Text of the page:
Pots of different coloured paints


For most brand identities, colour along with the name and logo, often forms some of the most easily recognisable elements.

Pots of different coloured paints

A note on colour

All of our colours have been designed to give us a modern, fresh, bold look and feel and have been carefully created to be accessible.

If you’re not sure which colour text to use on top of background colour, use the colour contrast checker to make sure you’re achieving the correct level of contrast.

Primary colour palette

Our primary colours are the key colours we use. The green and mid grey colours are what we use for our logo. White can also be used for copy, provides it’s on a dark enough background – and can be used to help provide clear space within our communications. We tend to find our green is quite a strong colour, so we use it sparingly and with purpose.

Primary colour breakdowns

RGB for screen for tools like PowerPoint and Word; Hex / values are for digital applications like our website. Whereas CMYK breakdowns are used for print collateral like business cards.

C: 55% M: 8% Y: 77% K: 0%
R: 125 G: 183 B: 107

Mid grey
C: 57% M: 39% Y: 41% K: 7%
R: 118 G: 133 B: 134

Pale grey
C: 8% M: 4% Y: 5% K:0%
R: 233 G: 236 B: 235

C: 75% M: 50% Y: 53% K: 26%
R:97 G:98 B:100

C:0% M:0% Y:0% K:0%
R:255 G:255 B:255

Secondary colour palette

At times it may be necessary to use additional colours. This could include a graph or chart, or even to segment a document or within digital use cases for sections or to help highlight key areas of content, calls to actions such as buttons, or just to help lift a communication. This complimentary palette has been developed to work alongside our primary colours.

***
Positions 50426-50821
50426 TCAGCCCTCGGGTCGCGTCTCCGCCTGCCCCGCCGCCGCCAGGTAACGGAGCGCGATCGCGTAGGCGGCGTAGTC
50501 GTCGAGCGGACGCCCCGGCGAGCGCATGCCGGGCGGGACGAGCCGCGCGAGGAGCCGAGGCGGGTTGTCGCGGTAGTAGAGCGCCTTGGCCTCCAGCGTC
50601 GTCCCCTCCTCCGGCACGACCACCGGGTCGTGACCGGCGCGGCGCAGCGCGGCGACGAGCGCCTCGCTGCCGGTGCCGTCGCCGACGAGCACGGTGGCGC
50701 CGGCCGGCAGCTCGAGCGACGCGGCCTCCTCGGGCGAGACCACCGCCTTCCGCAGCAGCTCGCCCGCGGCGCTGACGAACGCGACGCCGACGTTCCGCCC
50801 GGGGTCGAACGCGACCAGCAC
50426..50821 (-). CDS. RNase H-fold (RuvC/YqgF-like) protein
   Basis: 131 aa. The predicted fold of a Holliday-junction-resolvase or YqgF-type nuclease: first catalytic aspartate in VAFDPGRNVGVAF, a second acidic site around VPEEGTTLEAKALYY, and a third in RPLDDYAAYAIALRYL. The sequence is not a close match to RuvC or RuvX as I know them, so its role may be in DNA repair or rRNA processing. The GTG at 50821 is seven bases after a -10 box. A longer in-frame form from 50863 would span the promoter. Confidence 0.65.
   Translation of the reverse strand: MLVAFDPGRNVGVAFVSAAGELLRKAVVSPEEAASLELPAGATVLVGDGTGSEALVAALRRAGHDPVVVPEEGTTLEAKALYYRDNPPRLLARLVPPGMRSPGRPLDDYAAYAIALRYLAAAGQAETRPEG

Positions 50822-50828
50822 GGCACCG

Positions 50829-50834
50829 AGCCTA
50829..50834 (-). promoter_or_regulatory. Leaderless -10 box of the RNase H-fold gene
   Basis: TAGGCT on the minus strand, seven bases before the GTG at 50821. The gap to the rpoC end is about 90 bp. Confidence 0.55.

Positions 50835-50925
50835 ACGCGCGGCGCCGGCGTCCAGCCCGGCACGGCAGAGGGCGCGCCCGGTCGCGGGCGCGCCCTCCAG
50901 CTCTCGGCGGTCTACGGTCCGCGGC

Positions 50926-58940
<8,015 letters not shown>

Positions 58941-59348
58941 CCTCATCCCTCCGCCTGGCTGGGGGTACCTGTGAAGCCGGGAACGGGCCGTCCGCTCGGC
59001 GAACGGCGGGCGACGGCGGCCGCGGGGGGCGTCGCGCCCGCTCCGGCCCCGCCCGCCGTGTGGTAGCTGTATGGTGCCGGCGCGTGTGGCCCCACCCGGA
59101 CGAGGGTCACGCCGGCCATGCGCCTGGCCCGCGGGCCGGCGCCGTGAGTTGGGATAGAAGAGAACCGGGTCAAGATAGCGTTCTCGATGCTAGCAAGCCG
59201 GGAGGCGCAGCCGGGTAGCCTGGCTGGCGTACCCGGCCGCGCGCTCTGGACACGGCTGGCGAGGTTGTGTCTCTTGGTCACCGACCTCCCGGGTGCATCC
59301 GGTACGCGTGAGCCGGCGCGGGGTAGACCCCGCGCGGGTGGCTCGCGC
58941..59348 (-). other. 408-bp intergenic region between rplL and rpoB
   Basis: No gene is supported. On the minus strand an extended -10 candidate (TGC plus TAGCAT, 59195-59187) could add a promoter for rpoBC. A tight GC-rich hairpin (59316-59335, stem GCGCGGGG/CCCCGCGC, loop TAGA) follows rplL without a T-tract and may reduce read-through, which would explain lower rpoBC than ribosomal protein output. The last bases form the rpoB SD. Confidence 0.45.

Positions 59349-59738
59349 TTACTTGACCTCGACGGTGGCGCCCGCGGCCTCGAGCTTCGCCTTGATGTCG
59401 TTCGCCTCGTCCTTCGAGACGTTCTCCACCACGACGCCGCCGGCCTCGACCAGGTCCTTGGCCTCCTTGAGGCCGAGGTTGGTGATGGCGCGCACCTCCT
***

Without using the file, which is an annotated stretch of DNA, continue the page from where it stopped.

Secondary colour breakdowns

CMYK is used for print applications; RGB for screen for tools like PowerPoint and Word; Hex / values are for digital applications like our website.

C: 18% M: 65% Y: 57% K :0%
R: 203 G: 114 B: 103

C: 93% M: 78% Y: 48% K :50%
R: 21 G: 40 B: 63

Light blue
C: 18% M: 4% Y: 11% K:0%
R: 206 G: 226 B: 222

Sage green
C: 32% M: 10% Y: 36% K:0%
R: 177 G: 200 B: 173

Light coral
C: 7% M: 20% Y: 15% K:0%
R: 234 G: 205 B: 200

Bright blue
C:57% M:20% Y:0% K:0%
R:79 G:176 B:255

Using colour

Finding a universal colour palette is impossible, as ability to see colour is unique. As a result, we do not use our colours alone to convey meaning, as we cannot guarantee that everyone can see our colours in the same way.

Consider this when choosing colours for things like green, amber, red to denote things like yes / no; start, ready, stop. Instead consider the use of shapes / icons, or within charts, you could use different textures such as lines to denote different ‘colour values’. Also, if describing colour, don’t try to be too clever. Instead use simple, descriptive language so instead of caviar, say black.

Image showing how people see different colours if they have colour vision deficiency such as deuteranopia; protanopia; tritanopia